Incidence of atypical acute nerve hyperexcitability symptoms in oxaliplatin-treated patients with colorectal cancer

Marta Lucchetta, Sara Lonardi, Francesca Bergamo, Paola Alberti, Roser Velasco, Andreas A. Argyriou, Chiara Briani, Jordi Bruna, Marina Cazzaniga, Diego Cortinovis, Guido Cavaletti, Haralabos P. Kalofonos

Research output: Contribution to journalArticlepeer-review


Context Peripheral, acute or chronic, neurotoxicity is one of the main dose-limiting adverse effects of oxaliplatin (OXA). Acute neurotoxicity is typically characterized by distal and perioral cold-induced paresthesias and dysesthesias, but other uncommon symptoms might also be present. Objectives The aim of this post hoc analysis of data extracted from a prospective, multicenter study was to assess the incidence of uncommon acute OXA neurotoxicity symptoms in patients undergoing OXA-based chemotherapy. Methods One hundred chemotherapy-naïve patients (62 males, 38 females, aged 64.7 ± 8.7 years) with colorectal cancer scheduled to receive OXA-based therapy (FOLFOX- 4, FOLFOX-6, and XELOX) underwent neurologic evaluation after the 1st infusion and then after 3 and 6 months of OXA-based chemotherapy (after 6th or 4th and 12th or 8th cycles, respectively, according to regimen). At evaluation, patients were asked to report the presence and characteristics of acute hyperexcitability symptoms. Results Eighty-two patients presented typical symptoms of acute OXA neurotoxicity in the form of cold-induced paresthesias and dysesthesias. In 45/82 (54.9 %) of patients, uncommon symptoms were also present; shortness of breath (32 %), jaw spasm (26 %), fasciculations (25 %), cramps (20 %), and difficulty in swallowing (18 %) were more frequently reported, while voice (4 %) and visual changes, ptosis and pseudolaryngospasm (1 %) occurred rarely. No significant correlation was disclosed between acute OXA neurotoxicity and chemotherapy regimen, cumulative dose of OXA or patients' age. Conclusions A high percentage of patients treated with OXA-based chemotherapy develop acute neurotoxicity also with uncommon manifestations. Since OXA acute neurotoxicity might be related to the onset of chronic neurotoxicity, these patients should be closely monitored to avoid this dose-limiting adverse effect.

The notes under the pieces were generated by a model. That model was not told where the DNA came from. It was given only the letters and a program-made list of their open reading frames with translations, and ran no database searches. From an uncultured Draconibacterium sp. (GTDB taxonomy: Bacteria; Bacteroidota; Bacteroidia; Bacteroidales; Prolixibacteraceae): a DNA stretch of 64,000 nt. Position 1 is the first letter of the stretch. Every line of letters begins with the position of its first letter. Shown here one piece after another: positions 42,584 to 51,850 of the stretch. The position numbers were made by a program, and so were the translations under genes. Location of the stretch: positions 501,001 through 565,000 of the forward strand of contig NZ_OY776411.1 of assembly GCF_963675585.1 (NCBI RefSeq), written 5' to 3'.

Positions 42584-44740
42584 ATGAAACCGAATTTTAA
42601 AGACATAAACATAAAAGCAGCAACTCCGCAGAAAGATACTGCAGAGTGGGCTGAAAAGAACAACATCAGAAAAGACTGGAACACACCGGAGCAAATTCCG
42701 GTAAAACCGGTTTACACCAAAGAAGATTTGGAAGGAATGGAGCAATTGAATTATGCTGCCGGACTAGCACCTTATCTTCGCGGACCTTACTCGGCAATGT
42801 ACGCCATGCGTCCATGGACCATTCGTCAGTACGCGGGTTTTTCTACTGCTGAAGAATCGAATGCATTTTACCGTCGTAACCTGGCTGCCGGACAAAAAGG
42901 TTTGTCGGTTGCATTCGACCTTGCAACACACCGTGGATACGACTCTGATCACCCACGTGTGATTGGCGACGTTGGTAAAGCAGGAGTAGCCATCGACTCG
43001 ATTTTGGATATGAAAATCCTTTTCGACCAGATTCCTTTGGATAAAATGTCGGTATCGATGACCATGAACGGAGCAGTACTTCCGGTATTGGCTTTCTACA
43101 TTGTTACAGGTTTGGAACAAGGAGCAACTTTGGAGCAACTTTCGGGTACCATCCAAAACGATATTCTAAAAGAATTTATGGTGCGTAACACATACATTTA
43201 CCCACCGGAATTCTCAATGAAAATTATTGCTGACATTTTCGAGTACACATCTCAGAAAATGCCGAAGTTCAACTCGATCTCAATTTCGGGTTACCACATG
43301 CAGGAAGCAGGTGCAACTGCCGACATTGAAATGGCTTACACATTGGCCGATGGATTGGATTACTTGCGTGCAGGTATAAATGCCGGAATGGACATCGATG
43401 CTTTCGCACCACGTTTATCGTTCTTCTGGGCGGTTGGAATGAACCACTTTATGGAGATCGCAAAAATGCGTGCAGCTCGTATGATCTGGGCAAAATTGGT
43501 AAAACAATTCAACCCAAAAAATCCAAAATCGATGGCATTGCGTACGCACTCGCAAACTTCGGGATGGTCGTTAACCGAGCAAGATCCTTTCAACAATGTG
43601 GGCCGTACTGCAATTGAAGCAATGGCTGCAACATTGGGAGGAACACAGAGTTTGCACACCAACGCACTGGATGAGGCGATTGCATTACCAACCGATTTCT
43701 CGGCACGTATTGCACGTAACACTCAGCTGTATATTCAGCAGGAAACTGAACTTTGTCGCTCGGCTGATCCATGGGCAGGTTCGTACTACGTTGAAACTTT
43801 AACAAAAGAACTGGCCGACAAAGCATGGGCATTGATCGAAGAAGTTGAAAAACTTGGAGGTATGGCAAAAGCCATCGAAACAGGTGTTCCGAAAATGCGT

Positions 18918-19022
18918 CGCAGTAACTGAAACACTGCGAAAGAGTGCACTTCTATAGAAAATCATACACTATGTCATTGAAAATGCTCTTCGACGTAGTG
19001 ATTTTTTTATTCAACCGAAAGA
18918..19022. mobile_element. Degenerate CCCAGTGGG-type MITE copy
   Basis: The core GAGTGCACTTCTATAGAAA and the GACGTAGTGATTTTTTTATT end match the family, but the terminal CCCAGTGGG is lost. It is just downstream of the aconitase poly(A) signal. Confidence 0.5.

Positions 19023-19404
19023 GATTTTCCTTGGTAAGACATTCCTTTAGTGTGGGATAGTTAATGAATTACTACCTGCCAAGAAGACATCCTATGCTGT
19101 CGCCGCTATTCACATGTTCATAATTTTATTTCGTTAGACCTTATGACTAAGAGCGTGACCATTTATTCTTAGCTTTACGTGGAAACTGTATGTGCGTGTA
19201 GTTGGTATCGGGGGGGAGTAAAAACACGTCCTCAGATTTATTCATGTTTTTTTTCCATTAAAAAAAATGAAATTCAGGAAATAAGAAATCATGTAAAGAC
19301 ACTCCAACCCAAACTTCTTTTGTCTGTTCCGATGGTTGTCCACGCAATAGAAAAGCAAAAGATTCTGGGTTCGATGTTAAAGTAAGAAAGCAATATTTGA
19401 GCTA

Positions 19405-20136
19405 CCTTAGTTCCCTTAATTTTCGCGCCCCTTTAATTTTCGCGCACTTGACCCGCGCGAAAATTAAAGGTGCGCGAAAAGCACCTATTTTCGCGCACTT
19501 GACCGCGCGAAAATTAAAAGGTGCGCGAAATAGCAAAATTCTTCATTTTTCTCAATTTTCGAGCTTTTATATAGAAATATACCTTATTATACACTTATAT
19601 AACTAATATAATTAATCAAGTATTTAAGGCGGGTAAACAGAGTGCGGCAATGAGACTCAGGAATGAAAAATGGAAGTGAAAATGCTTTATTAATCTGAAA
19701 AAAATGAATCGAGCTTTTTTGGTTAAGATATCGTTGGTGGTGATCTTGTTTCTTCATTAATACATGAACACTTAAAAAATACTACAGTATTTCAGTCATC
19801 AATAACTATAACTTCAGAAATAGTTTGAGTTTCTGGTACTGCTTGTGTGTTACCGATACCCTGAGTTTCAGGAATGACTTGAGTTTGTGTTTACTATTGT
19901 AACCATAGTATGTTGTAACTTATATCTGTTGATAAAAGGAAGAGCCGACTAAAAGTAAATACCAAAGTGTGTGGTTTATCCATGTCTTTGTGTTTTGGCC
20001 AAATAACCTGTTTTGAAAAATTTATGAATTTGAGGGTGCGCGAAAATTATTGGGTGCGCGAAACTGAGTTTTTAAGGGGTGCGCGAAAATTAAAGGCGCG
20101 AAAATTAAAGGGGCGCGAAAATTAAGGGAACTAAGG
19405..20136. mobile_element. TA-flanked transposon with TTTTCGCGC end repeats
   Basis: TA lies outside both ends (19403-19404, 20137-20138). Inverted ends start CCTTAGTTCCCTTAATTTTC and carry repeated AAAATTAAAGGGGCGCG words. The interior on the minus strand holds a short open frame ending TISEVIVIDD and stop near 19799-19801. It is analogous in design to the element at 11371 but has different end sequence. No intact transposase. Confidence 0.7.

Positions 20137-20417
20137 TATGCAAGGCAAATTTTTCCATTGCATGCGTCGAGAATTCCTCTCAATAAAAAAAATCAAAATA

Original languageEnglish
Pages (from-to)899-902
Number of pages4
JournalCancer Chemotherapy and Pharmacology
Issue number6
Publication statusPublished - Dec 2012


  • Acute neurotoxicity
  • Atypical Presentation
  • Hyperexcitability
  • Oxaliplatin
  • Uncommon symptoms

ASJC Scopus subject areas

  • Cancer Research
  • Oncology
  • Pharmacology
  • Pharmacology (medical)
  • Toxicology


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